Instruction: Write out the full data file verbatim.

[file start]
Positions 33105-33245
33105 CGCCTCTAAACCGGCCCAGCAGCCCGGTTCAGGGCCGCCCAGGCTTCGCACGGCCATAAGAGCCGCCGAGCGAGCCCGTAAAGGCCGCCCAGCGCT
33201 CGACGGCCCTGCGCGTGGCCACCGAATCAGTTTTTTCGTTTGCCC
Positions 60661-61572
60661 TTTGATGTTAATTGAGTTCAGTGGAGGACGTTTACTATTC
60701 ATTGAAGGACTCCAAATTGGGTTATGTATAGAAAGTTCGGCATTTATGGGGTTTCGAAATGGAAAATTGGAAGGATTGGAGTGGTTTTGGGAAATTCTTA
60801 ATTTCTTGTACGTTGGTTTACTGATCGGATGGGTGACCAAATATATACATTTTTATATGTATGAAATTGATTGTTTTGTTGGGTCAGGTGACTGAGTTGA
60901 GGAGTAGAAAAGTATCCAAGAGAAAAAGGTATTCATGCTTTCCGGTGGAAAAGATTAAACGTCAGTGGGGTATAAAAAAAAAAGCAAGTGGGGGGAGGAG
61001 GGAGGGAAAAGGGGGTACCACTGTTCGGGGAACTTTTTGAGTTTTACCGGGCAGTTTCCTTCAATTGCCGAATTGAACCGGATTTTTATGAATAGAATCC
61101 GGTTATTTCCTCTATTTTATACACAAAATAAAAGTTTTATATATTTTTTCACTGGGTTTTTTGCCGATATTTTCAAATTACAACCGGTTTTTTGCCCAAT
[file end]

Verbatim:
Positions 33105-33245
33105 CGCCTCTAAACCGGCCCAGCAGCCCGGTTCAGGGCCGCCCAGGCTTCGCACGGCCATAAGAGCCGCCGAGCGAGCCCGTAAAGGCCGCCCAGCGCT
33201 CGACGGCCCTGCGCGTGGCCACCGAATCAGTTTTTTCGTTTGCCC
Positions 60661-61572
60661 TTTGATGTTAATTGAGTTCAGTGGAGGACGTTTACTATTC
60701 ATTGAAGGACTCCAAATTGGGTTATGTATAGAAAGTTCGGCATTTATGGGGTTTCGAAATGGAAAATTGGAAGGATTGGAGTGGTTTTGGGAAATTCTTA
60801 ATTTCTTGTACGTTGGTTTACTGATCGGATGGGTGACCAAATATATACATTTTTATATGTATGAAATTGATTGTTTTGTTGGGTCAGGTGACTGAGTTGA
60901 GGAGTAGAAAAGTATCCAAGAGAAAAAGGTATTCATGCTTTCCGGTGGAAAAGATTAAACGTCAGTGGGGTATAAAAAAAAAAGCAAGTGGGGGGAGGAG
61001 GGAGGGAAAAGGGGGTACCACTGTTCGGGGAACTTTTTGAGTTTTACCGGGCAGTTTCCTTCAATTGCCGAATTGAACCGGATTTTTATGAATAGAATCC
61101 GGTTATTTCCTCTATTTTATACACAAAATAAAAGTTTTATATATTTTTTCACTGGGTTTTTTGCCGATATTTTCAAATTACAACCGGTTTTTTGCCCAAT